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accomplish, pick one specific thing to start that

is small.

• Step 2 - schedule 15 minutes every day to work

on this goal.

• Step 3 - at the end of each week note how

much you have accomplished, acknowledge

the accomplishment, and keep going.

A good example of this I read about recently was

a lady who shared her story about her overwhelm-

ing procrastination. Every part of her house was

covered in piles. Bills stacked in weird places, dirty

dishes in the sink, clothes still needing to be folded

and put away, and she struggled to do any of it.

The goal she started with was something most of

us would deem silly; washing a dish and putting it

away immediately after use. Sounds strange, right?

How could washing a dish and putting it away make

a difference? But what this small action does is train

your brain to do things right away. It also is such a

small task there’s absolutely no doubt you can ac-

complish it.

Everyone knows how to wash a plate so the fear

of failure is not a hurdle. Normally we just rinse

the dish and let it sit in the sink rather than taking

care of it immediately. What happens is one dish

becomes 20 and soon it is a more cumbersome task

that we avoid instead of tackling.

Success happens one step at a time, with consis-

tent focus. Often though, instead of being focused,

we waste our time on distraction. We do this be-

cause we lack self-discipline. Self-discipline is the

ability to focus on the task at hand and overcome

distractions. It is a skill we can learn. In order to be

self-disciplined, we must do what we know is right

rather than what we want to do in the moment.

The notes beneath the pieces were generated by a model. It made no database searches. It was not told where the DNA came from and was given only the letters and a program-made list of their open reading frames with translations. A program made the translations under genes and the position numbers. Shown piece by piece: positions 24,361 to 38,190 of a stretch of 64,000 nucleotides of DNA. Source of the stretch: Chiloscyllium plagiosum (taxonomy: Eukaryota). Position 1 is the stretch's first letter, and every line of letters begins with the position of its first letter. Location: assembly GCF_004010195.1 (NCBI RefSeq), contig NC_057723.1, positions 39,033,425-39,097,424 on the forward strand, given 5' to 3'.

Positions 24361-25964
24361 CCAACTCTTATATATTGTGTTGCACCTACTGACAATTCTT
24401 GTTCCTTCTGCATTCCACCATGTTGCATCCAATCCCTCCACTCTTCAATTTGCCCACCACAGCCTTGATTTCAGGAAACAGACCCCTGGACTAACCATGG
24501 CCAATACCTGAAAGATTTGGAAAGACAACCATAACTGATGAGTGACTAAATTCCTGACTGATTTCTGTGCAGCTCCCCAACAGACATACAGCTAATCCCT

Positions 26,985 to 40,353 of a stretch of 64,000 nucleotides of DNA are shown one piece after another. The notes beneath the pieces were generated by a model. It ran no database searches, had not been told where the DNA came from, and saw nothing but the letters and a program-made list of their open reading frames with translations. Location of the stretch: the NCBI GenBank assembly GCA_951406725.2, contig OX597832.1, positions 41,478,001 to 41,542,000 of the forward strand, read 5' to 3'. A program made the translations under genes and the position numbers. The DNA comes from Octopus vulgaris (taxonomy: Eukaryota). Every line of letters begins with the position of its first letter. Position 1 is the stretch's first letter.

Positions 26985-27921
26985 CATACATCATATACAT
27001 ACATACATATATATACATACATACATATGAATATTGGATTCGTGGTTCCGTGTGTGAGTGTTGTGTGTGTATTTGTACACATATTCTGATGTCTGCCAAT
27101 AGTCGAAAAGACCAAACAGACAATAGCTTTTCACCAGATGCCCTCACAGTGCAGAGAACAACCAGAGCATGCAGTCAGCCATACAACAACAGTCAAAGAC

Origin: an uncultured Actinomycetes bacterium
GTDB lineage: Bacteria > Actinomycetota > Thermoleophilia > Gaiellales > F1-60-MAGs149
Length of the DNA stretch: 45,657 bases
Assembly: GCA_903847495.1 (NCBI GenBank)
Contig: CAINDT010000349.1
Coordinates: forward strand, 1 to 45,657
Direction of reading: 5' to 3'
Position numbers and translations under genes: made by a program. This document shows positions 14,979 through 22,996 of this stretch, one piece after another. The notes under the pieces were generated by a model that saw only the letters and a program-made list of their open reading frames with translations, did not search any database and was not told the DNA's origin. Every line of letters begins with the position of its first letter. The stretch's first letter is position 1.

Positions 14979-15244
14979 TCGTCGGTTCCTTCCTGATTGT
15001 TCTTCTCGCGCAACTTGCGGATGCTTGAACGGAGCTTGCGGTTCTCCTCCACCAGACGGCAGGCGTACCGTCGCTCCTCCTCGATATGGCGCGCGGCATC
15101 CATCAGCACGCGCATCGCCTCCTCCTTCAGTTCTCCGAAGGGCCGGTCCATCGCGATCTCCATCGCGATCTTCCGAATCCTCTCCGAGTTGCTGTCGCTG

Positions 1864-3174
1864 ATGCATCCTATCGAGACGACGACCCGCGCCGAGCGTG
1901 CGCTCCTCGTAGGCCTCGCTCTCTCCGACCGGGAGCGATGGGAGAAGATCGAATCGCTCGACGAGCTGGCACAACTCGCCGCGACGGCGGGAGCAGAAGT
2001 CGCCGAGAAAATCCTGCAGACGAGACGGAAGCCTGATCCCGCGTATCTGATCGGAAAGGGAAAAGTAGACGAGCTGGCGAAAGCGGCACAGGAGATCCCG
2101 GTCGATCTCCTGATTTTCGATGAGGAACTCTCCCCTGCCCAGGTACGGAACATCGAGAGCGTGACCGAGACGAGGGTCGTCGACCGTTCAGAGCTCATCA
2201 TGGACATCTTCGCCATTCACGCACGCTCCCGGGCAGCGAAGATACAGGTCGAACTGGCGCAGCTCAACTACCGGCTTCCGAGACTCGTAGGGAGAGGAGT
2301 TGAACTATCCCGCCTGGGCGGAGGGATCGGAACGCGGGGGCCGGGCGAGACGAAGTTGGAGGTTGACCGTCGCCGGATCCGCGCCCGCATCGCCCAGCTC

Maybe we are tired and a tad lazy so we don’t com-

plete the 15 minutes we scheduled. Remember,

success typically requires sacrificing immediate

pleasure and excitement and the end reward is

worth the work.

If you have been challenged by this lack of self-

discipline, as we all have, try looking at why you

are not completing the goal you laid out for your

business or self. Don’t beat yourself up, look for the

why. It may be the fear of failure I described above

or an underlying thought you don’t deserve to be

successful. Once you understand your thoughts you

can work around what triggers you.

Bottom line, to build our business, we require

self-discipline. And to build self-discipline we start

small and practice each day to complete what we

said we would. That’s how our goals get accom-

plished, one step at a time.

And when life is out of whack, I always say, put

one foot in front of the other and keep that end

goal in mind. So try starting with something really

small like washing a dish and your confidence in

being able to tackle tasks with ease will grow as you


Elizabeth Morris is a salon owner, nail technician, certified educator, and beauty industry podcaster

specializing in business management, financial planning, education, and motivation for beauty pro-

fessionals. She discusses relevant industry questions and concerns and interviews other professionals

on her podcast The Nail Hub.

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